This first feature from the Warhammer franchise may appeal to the faithful, but it is really no more that an elongated cut scene.
The second season of this tasty bit of fan service anime revs up the naughtiness, introduces new angeloids, and delves deeper into its sci-fi subplot. Fans should enjoy it.
Mad Max, the film that introduced Mel Gibson to the world, for better or worse, and its subsequent sequels arrives in a collectible set from Warner Home Video.
The second Dr. Who feature film from 1966 is sure to please fans of the classic franchise and fans of classic B-grade sci-fi.
This classic Dr. Who feature film will please longtime fans of the franchise, but may perplex contemporary audiences used to the new Doctor Who series.
Appleseed XIII brings this atmospheric sci-fi franchise back with a visual flare and philosophical exploration of humanity’s future, evoking the best of Ghost in the Shell.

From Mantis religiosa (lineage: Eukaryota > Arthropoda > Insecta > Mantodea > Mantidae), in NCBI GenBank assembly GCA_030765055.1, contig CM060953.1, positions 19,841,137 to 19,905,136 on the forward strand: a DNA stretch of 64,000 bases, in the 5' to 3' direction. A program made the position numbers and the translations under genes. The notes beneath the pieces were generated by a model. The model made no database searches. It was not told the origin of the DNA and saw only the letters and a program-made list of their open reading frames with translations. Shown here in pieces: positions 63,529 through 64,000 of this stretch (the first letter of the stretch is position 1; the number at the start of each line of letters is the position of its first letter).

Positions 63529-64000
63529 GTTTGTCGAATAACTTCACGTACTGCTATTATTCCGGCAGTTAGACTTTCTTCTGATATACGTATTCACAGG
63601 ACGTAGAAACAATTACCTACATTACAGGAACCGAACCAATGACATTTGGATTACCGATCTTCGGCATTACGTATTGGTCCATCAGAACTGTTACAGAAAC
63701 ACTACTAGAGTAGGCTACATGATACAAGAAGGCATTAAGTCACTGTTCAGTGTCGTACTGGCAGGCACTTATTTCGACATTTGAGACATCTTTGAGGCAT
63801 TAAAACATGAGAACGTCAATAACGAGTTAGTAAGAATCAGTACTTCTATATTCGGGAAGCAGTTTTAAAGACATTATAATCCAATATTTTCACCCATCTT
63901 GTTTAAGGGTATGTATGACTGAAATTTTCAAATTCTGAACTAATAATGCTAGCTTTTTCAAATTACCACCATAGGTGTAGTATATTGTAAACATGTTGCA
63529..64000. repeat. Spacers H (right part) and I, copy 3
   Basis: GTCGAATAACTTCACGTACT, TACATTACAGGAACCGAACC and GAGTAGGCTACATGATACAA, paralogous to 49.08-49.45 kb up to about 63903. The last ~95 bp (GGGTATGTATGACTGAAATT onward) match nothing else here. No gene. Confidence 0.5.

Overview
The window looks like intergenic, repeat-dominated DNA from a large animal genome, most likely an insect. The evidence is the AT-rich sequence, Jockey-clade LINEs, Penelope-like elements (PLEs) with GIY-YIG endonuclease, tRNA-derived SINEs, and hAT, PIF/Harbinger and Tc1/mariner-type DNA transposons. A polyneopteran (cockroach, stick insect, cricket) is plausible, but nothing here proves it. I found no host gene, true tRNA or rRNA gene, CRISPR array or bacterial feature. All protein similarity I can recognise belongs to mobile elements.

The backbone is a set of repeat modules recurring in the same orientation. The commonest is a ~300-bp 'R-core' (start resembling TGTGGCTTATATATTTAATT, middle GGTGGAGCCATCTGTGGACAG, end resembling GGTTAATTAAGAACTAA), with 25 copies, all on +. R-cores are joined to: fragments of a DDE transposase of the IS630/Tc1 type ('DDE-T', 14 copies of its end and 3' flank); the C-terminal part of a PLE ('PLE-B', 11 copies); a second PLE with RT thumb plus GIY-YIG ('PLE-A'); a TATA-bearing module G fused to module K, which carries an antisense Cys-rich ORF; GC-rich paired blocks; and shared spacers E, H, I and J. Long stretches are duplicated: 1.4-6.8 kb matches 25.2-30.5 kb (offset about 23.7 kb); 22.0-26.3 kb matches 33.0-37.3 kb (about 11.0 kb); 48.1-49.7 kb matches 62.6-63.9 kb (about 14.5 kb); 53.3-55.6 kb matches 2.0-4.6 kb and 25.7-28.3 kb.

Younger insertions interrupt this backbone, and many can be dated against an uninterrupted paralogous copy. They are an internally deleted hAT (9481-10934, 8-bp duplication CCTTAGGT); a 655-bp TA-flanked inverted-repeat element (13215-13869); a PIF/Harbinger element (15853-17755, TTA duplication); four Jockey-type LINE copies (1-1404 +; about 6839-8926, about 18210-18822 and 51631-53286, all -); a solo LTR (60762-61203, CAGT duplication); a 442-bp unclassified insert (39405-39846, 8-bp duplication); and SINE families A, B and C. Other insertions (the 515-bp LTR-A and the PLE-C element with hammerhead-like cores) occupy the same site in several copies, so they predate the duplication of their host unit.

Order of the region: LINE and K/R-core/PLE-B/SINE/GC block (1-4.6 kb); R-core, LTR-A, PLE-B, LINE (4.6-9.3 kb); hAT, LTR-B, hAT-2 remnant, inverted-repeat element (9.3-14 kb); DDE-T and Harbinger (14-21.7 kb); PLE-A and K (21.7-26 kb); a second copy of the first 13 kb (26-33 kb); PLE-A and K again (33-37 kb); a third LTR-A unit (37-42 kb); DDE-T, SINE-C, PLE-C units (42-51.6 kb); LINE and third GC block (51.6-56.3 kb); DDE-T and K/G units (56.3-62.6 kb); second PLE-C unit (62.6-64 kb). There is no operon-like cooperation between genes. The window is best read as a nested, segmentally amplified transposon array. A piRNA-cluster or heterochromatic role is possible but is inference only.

Halo fans should be pleased with this action-packed FPS-inspired diversion.
Hayao Miyazaki’s Howl’s Moving Castle is a joyous and inspirational fantasy adventure for family members of all ages and Disney’s Blu-ray release is pure reference quality eye and ear candy from start to finish.
While Anchor Bay’s Blu-ray is solid, SyFy’s Earth’s Final Hours just isn’t worth your time.
This entry in the Tenchi Muyo! universe wraps up with an equally disappointing video transfer and ramped up mecha action that feels borrowed from other franchises.